Differential induction of plant volatile biosynthesis in the lima bean by early and late intermediates of the octadecanoid-signaling pathway. (6/324)

Plants are able to respond to herbivore damage with de novo biosynthesis of an herbivore-characteristic blend of volatiles. The signal transduction initiating volatile biosynthesis may involve the activation of the octadecanoid pathway, as exemplified by the transient increase of endogenous jasmonic acid (JA) in leaves of lima bean (Phaseolus lunatus) after treatment with the macromolecular elicitor cellulysin. Within this pathway lima bean possesses at least two different biologically active signals that trigger different biosynthetic activities. Early intermediates of the pathway, especially 12-oxo-phytodienoic acid (PDA), are able to induce the biosynthesis of the diterpenoid-derived 4,8, 12-trimethyltrideca-1,3,7,11-tetraene. High concentrations of PDA result in more complex patterns of additional volatiles. JA, the last compound in the sequence, lacks the ability to induce diterpenoid-derived compounds, but is highly effective at triggering the biosynthesis of other volatiles. The phytotoxin coronatine and amino acid conjugates of linolenic acid (e.g. linolenoyl-L-glutamine) mimic the action of PDA, but coronatine does not increase the level of endogenous JA. The structural analog of coronatine, the isoleucine conjugate of 1-oxo-indanoyl-4-carboxylic acid, effectively mimics the action of JA, but does not increase the level of endogenous JA. The differential induction of volatiles resembles previous findings on signal transduction in mechanically stimulated tendrils of Bryonia dioica.  (+info)

Aspirin and salicylic acid do not inhibit methyl jasmonate-inducible expression of a gene for ornithine decarboxylase in tobacco BY-2 cells. (7/324)

Similar to the prostanoid-mediated inflammatory response in mammals, jasmonate-mediated wound response in plant leaves is inhibited by salicylic acid (SA) or acetylsalicylate (aspirin). In tobacco BY-2 cells, expression of the gene for ornithine decarboxylase (ODC) involved in putrescine synthesis is rapidly inducible by methyl jasmonate (MeJA). A nuclear gene for ODC isolated from tobacco, gNtODC-1, was an intron-less gene and MeJA induced the expression of a GUS fusion gene with the gNtODC-1 promoter in transformed tobacco cells. Although SA alone did not induce the expression, 0.2 to 20 microM SA increased the MeJA-induced expression of the fusion gene to about two-fold. A similar increase was observed with aspirin but not with 3- or 4-hydroxybenzoic acids. SA at concentrations up to 200 microM did not inhibit the MeJA-induction of mRNAs for the GUS fusion gene and the endogenous gene for ODC.  (+info)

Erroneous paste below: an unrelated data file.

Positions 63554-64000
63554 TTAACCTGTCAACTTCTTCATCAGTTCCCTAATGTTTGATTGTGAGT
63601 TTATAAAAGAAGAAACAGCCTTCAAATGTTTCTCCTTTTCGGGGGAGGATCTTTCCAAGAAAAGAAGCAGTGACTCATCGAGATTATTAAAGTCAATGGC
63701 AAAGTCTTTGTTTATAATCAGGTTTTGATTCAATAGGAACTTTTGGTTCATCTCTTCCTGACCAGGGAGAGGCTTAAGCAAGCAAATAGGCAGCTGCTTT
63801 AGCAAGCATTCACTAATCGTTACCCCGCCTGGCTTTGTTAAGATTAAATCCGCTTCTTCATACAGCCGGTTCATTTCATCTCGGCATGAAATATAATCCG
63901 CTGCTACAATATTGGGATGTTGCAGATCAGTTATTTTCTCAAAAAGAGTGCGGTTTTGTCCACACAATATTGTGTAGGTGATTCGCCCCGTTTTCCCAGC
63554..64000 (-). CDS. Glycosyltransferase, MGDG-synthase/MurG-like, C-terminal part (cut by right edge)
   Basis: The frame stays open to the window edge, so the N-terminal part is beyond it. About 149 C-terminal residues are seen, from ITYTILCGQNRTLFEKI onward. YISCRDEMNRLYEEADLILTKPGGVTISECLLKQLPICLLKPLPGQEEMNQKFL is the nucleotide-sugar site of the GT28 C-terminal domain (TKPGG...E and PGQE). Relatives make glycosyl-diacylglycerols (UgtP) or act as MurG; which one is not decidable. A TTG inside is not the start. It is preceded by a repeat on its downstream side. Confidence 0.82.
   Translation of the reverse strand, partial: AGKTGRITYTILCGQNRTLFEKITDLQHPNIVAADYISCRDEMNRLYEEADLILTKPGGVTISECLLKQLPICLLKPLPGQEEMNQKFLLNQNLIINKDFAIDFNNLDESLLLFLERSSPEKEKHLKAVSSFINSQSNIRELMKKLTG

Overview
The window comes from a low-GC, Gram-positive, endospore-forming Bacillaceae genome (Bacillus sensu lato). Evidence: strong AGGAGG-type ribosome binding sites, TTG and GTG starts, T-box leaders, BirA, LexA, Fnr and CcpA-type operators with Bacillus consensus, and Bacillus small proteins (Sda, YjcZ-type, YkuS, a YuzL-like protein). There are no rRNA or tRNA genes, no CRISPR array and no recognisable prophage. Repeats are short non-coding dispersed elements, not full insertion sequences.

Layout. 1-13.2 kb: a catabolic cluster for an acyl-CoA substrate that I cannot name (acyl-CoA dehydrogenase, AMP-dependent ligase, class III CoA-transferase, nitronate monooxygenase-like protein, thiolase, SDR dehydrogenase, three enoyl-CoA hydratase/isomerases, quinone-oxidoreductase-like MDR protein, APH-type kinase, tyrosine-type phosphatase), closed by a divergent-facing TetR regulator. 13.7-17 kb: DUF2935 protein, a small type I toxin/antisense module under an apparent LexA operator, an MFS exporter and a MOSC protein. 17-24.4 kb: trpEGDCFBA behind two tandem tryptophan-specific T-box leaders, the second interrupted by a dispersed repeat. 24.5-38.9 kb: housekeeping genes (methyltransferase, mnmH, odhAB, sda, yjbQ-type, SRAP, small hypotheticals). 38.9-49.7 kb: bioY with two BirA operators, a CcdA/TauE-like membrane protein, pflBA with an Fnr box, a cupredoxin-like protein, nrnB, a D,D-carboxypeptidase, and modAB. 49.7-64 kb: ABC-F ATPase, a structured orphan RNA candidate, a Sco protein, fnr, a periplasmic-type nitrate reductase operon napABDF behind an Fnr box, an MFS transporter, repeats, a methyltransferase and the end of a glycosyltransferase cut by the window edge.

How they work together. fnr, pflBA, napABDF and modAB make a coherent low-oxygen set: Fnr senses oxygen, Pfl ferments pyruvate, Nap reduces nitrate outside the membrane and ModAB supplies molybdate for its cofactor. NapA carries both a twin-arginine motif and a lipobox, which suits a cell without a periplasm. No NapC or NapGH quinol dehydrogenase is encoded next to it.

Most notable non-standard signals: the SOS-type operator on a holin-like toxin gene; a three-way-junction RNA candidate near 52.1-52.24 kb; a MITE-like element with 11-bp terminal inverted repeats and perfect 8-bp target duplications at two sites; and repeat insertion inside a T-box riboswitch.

In vitro pharmacodynamic parameters of sordarin derivatives in comparison with those of marketed compounds against Pneumocystis carinii isolated from rats. (8/324)

Pneumocystis carinii pneumonia remains one of the most serious complications of immunosuppressed patients. In this study, the in vitro pharmacodynamic parameters of four sordarin derivatives (GM 191519, GM 237354, GM 193663, and GM 219771) have been evaluated by a new quantitative approach and compared with the commercially available drugs pentamidine, atovaquone, and trimethoprim-sulfamethoxazole (TMP-SMX). In vitro activities and in vivo therapeutic efficacies of sordarin derivatives against P. carinii were also evaluated. In vitro activity was determined by the broth microdilution technique, comparing the total number of microorganisms in treated and drug-free cultures by using Giemsa staining. The in vitro maximum effect (E(max)), the drug concentrations to reach 50% of E(max) (EC(50)), and the slope of the dose-response curve were then estimated by the Hill equation (E(max) sigmoid model). Sordarin derivatives were the most potent agents against P. carinii, with EC(50)s of 0.00025, 0.0007, 0.0043, and 0. 025 microg/ml for GM 191519, GM 237354, GM 193663, and GM 219771, respectively. The EC(50)s of pentamidine, atovaquone, and TMP-SMX were 0.025, 0.16, and 26.7/133.5 microg/ml, respectively. The results obtained with this approach showed GM 237354 and GM 191519 to be approximately 35- and 100-fold more active in vitro than pentamidine, the most active marketed compound. All sordarin derivatives tested were at least 5,000-fold more active in vitro than TMP-SMX. The three sordarin derivatives tested in vivo-GM 191519, GM 237354, and GM 219771-showed a marked therapeutic efficacy, defined as reduction of cyst forms per gram of lung. GM 191519 was the most potent (daily dose reducing 50% of the P. carinii burden in the lungs [ED(50)], 0.05 mg/kg/day) followed by GM 237354 and GM 219771 (ED(50)s, 0.30 and 0.49 mg/kg/day, respectively). Good agreement between in vitro parameters and in vivo outcome was obtained when P. carinii pneumonia in rats was treated with sordarin derivatives.  (+info)